The Persistence of Memory


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Traumatic memories can be extremely stubborn. Surfacing again and again – even years after the painful event – they are notoriously difficult to eradicate. Many do succeed – with a lot of behavioral work – to submerge those memories deep in the depths of their brain’s memory banks. But for some, vivid traumatic memories can continue to float to the surface, leading to the development of post-traumatic stress syndrome (PTSD). Dr. Rony Paz and his group in the Neurobiology Department have, in a series of studies, revealed a mechanism in the brain that is responsible for the persistence of such memories. Their findings have even suggested a way to reduce the grip of these memories and help sufferers to inhibit them.
(l-r) Dr. Rony Paz, Dr. Oded Klavir and Uri Livneh


To induce “traumatic memories,” the scientists applied a basic conditioning learning method in which a neutral stimulus (in this case a tone) is followed by negative reinforcement (a bad smell). But the team, including research student Uri Livneh, wanted to compare memories; that is, they needed to induce two equally traumatic memories, one of them easily extinguished and the second persistent. To do this, they used an insight from the field of cognitive psychology: Learning in which a stimulus is always followed by reinforcement (full reinforcement) is not as long-lasting as that in which the reinforcement is sporadic (partial reinforcement). Both types of conditioning are felt with the same intensity and the learned response is the same, but the second type is much harder to get rid of afterward.

To see what was happening in the brain during the two learning processes, the researchers recorded activity in two different areas of the brain: one deep inside the brain, called the amygdala, and the other in the frontal cortex, known as the ACC. Earlier studies have shown that the amygdala is involved in preserving emotionally charged memories, while the ACC contributes to fear-based memories and its activity is disrupted in PTSD patients. Moreover, the ACC is involved in making sense of complex statistical patterns and figures to build a coherent internal world view. For this reason, the researchers suspected that the ACC contributes in the more complicated process of partial reinforcement learning.
memory (Image: Thinkstock)
The findings, which appeared in Neuron, confirmed the suspicion: Full reinforcement learning involves the amygdala, alone, but partial reinforcement engages both the amygdala and the ACC. These two conduct a sort of dialog, and the team found that the level of coordination between them could be used to accurately predict how strongly the memory would be held, i.e., how hard it would be to extinguish.

For example, this finding can shed light on an intriguing phenomenon: When soldiers in a war zone are transferred to another unit – thus forcing them to readjust to an unfamiliar situation – they are more likely to develop PTSD. “Our findings not only explain why some people get PTSD and others don’t,” says Paz, “they also show that the same person may develop the syndrome following one type of incident, but not as the result of a different one, even if it had the same emotional intensity. These differences are not just genetic, as current thinking would have it, but they are rooted in the exact way and context in which each memory is formed.”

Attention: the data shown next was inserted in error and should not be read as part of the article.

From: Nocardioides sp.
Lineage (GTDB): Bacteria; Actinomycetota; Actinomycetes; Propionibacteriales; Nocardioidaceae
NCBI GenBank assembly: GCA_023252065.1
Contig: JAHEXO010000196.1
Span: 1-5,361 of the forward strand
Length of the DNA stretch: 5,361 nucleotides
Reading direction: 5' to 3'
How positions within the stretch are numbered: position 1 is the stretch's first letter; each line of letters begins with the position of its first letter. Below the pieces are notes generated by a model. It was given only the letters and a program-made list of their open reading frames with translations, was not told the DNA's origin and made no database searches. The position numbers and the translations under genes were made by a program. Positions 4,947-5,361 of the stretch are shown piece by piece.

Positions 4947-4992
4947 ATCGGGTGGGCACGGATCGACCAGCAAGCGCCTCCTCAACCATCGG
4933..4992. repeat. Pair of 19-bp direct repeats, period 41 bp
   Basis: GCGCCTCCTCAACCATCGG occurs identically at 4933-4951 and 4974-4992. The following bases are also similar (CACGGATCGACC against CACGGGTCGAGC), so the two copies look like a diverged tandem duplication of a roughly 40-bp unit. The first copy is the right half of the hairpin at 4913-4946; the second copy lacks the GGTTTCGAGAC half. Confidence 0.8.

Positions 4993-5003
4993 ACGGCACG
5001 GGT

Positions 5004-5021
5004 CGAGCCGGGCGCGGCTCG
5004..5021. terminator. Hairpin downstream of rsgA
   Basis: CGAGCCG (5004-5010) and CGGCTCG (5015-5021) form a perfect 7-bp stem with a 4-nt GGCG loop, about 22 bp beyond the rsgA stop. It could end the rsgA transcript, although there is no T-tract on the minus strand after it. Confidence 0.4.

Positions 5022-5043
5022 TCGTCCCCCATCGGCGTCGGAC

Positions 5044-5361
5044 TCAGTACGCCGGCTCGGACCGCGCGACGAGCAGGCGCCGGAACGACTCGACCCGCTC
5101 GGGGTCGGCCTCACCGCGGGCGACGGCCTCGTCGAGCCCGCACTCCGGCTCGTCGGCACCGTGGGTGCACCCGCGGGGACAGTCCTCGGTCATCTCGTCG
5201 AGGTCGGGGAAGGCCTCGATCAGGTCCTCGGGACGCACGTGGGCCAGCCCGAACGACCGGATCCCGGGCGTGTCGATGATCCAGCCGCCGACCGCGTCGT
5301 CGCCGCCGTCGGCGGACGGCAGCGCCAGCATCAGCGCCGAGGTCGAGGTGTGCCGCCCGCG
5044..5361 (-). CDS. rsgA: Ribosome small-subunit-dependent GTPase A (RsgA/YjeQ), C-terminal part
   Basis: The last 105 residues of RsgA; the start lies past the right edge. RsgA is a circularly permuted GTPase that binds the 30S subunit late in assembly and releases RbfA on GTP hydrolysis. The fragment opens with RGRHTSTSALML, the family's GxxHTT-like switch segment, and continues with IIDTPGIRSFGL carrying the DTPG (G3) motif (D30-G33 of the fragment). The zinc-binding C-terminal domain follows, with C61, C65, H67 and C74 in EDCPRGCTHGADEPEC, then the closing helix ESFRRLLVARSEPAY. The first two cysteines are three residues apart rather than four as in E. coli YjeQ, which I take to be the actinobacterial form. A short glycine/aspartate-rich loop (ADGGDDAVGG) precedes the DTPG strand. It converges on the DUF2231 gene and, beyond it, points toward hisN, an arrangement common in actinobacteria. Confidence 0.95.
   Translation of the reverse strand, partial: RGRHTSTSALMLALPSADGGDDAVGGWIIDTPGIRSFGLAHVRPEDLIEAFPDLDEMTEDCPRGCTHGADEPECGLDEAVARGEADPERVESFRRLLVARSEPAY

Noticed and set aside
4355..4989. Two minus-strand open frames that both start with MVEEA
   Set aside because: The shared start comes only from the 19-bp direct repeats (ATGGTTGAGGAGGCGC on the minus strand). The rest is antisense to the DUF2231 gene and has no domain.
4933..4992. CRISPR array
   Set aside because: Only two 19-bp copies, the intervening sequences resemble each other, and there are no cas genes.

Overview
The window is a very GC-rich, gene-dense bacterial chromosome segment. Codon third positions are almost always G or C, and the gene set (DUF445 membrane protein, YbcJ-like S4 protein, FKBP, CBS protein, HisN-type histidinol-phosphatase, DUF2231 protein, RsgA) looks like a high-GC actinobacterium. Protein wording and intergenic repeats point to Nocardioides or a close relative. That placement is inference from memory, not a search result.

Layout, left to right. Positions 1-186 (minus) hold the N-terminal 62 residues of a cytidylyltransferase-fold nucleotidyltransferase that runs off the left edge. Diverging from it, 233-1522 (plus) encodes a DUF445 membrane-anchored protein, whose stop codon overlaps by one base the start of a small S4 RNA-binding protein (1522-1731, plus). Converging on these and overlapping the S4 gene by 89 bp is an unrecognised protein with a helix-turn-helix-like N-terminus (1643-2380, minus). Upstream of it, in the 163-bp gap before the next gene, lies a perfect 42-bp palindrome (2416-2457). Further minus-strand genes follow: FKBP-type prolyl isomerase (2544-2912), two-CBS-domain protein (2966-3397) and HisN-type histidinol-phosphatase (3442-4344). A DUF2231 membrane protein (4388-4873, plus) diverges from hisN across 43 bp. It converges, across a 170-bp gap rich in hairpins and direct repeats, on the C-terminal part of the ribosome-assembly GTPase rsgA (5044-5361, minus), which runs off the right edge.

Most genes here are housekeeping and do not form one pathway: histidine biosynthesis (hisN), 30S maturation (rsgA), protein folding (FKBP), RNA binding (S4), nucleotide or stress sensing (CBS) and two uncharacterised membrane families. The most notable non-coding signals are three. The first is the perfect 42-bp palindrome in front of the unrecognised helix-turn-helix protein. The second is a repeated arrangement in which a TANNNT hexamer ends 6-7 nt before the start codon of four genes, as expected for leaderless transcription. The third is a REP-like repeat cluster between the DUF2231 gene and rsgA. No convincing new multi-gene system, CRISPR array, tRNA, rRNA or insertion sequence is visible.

Interfering with memory

Next, the researchers decided, on the basis of these findings, to see if they could interfere with the mechanism for storing traumatic memories and thus reduce their recurrence. The research team, headed by Dr. Oded Klavir and research student Rotem Genud in Paz's lab, used electrodes to stimulate the brains of lab animals. While this method is widely used to treat Parkinson’s disease, among others, it has not been tested for PTSD. The electrodes were inserted into the ACC and activated after traumatic memories had been induced. The next day, the animals that did not receive the treatment displayed obvious signs of distress upon hearing the tone – the learned stimulus – while those that had been treated with electricity had a much milder response. The stronger the electrode-induced repression of ACC activity, the calmer the animals were, even three days later. These findings appeared in the Journal of Neuroscience.

The accepted clinical method for treating PTSD – behavioral therapy – is often ineffective or only helps in the short term. Paz’s findings point to a possible reason for this: When the ACC has been recruited to “make order” out of a complex and uncertain environment, it can also end up enshrining a memory firmly in our brain. Understanding this mechanism could aid not only in eradicating painful memories, but also in strengthening and preserving memories that we want to keep.  
Dr. Rony Paz’s research is supported by the Sylvia Schaefer Alzheimer's Research Fund; the Ruth and Herman Albert Scholars Program for New Scientists; Pascal and Ilana Mantoux, Israel\France; the Nella and Leon Benoziyo Center for Neurological Diseases; Katy and Gary Leff, Calabasas, CA; the European Research Council; and Dr. and Mrs. Alan I. Leshner. Dr. Paz is the incumbent of the Beracha Foundation Career Development Chair.